United brings Singapore Closer to San Francisco with Non-stop service

A United 787-9, soon to be flying from San Francisco to Singapore (PRNewsFoto/United Airlines)

Airlines are not shying away from new ultra long haul flights these days and United Airlines is the most recent entrant into that field. The carrier will be launching nonstop service between its hub in San Francisco and Singapore as flight UA 1 starting 1 June 2016. The 8,446 mile flight will operate on a 787-9 with a block time of 16:20 westbound and 15:30 eastbound. The new route is the fourth major service to be added at the SFO hub this year, joining Xi’an, Tel Aviv, and Auckland.

A United 787-9, soon to be flying from San Francisco to Singapore (PRNewsFoto/United Airlines)
A United 787-9, soon to be flying from San Francisco to Singapore (PRNewsFoto/United Airlines)

The route will be the only non-stop service between the US and Singapore, shaving up to 4 hours off travel time from the west coast. It will also be the new longest 787 route in the world, besting two other United routes (LAX-MEL & LAX-SYD) which currently sit atop that ranking. It will also be the longest flight operated by a US carrier, a whopping 7 miles longer than Delta’s JNB-ATL and with a block time which nearly matches (they trade depending on the day of travel). It will remain shorter than the Qantas service between Dallas and Sydney and also shorter than the recently announced Emirates service between Dubai and Auckland and also Emirates’ Panama City service, should that ever launch.

Along with this move United will drop its service between Singapore and Tokyo-Narita, leaving that market to its joint venture partner ANA similar to when it pulled out of Bangkok. United will keep its flights between Hong Kong and Singapore.

While this route has been rumored on and off again for some time I have to think that the steep drop in fuel prices helps to make this new route viable. It also helps to free up a 777 for another new route, though it will consume a minimum of 1.5 787-9 frames to make the turn. United continues to press the 787s into the “long, thin” routes they were targeted to when they were built. And low fuel costs help keep that viable. The flights – especially westbound – will be flying fuel tanks for the most part, pressing the limits of the 787-9 type.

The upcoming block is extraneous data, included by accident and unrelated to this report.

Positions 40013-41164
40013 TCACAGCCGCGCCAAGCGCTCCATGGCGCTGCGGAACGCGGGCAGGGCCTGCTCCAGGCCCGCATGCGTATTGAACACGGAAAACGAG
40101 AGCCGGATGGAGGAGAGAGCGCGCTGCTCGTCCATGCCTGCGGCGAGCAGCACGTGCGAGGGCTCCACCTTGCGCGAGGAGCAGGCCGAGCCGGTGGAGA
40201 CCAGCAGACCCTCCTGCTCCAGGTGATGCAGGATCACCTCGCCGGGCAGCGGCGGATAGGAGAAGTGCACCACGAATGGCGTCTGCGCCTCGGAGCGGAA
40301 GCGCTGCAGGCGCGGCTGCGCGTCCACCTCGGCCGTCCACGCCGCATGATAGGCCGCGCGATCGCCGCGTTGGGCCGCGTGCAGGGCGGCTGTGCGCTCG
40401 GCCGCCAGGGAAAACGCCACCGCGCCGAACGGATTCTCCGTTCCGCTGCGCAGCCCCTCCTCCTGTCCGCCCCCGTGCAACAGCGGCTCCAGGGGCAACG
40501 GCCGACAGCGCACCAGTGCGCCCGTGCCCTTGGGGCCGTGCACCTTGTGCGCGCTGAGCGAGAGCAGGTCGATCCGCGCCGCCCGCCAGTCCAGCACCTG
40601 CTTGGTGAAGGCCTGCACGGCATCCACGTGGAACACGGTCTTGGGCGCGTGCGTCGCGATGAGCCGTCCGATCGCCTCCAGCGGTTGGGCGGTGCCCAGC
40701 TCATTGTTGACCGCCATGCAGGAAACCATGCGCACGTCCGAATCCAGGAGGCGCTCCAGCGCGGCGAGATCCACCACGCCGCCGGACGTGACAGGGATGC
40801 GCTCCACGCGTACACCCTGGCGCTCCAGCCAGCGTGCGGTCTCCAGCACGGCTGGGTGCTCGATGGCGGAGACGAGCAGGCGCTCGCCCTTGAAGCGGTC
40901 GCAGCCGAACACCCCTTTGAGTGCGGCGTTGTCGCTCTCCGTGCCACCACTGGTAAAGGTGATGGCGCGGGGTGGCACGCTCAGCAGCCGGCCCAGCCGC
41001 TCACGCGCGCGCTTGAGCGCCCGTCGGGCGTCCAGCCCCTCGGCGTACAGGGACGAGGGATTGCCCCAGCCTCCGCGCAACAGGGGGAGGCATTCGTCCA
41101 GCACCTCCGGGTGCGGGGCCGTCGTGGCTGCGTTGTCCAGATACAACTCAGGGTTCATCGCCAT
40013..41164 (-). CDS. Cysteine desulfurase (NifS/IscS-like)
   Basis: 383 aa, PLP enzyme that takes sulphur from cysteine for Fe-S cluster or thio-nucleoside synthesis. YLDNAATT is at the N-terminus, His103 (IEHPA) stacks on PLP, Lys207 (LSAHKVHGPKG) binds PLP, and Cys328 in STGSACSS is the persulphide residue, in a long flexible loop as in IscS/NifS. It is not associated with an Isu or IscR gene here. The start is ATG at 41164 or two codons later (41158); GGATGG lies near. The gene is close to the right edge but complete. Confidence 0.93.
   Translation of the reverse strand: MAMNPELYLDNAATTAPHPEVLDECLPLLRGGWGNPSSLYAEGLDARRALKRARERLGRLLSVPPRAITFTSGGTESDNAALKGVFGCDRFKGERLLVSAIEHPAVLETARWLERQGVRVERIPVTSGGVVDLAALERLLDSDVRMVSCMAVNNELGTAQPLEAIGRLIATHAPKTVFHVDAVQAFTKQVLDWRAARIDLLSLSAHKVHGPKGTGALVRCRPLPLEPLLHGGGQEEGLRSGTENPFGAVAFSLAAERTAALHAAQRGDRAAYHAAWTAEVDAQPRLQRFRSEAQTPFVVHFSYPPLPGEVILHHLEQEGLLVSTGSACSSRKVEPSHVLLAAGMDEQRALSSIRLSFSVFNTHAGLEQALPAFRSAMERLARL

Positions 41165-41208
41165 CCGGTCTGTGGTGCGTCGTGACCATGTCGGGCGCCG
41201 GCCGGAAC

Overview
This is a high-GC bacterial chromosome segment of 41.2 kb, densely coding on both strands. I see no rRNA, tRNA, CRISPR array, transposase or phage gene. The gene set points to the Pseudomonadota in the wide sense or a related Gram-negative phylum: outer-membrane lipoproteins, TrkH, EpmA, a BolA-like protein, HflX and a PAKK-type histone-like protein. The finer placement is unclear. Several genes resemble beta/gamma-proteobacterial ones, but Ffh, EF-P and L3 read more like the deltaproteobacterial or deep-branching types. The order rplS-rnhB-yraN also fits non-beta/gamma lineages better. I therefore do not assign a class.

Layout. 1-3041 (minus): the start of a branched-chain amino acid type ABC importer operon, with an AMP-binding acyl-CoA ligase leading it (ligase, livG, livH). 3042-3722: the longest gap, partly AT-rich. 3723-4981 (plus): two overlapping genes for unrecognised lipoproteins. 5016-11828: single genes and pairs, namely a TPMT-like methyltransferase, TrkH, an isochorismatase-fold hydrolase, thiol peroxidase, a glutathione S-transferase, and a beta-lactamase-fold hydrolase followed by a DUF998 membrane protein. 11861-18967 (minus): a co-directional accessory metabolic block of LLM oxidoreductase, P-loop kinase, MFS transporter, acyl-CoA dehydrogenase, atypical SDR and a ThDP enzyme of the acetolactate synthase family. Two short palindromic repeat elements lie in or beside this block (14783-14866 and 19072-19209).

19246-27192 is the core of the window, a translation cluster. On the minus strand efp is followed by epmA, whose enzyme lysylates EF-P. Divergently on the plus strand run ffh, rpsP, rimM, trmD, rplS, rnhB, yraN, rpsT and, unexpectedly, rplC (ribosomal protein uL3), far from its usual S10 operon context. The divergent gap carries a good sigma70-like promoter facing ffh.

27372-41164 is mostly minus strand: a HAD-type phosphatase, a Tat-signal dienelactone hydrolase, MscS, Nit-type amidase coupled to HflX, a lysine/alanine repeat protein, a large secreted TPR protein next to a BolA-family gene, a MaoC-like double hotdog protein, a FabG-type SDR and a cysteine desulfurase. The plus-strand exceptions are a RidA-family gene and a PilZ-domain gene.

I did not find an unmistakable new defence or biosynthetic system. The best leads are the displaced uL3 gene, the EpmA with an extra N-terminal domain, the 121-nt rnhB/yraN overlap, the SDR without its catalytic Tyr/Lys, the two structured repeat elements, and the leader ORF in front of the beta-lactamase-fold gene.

This also means 16+ hours in economy on United’s 787. Even with the AVOD and in-flight internet that’s a long time to spend in the 9-abreast seats found in the back of the plane.

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Seth Miller

I'm Seth, also known as the Wandering Aramean. I was bit by the travel bug 30 years ago and there's no sign of a cure. I fly ~200,000 miles annually; these are my stories. You can connect with me on Twitter, Facebook, and LinkedIn.


  1. I’m surprised nobody (BA) has put a 787 on LHR-HNL. It seems like the sort of long-thin route the plane was designed for. Lots of Brits go to Hawaii and they all currently connect in LAX.

    1. I’d be shocked if there were sufficient demand and, more importantly, yield to justify dedicating an aircraft to that route, even with feed from Continental Europe. It is nearly all leisure traffic at that point. Maybe one of the TUI group brands or Norwegian, but it is also much longer than the current turns so takes a plane out of sequence in terms of utilization.

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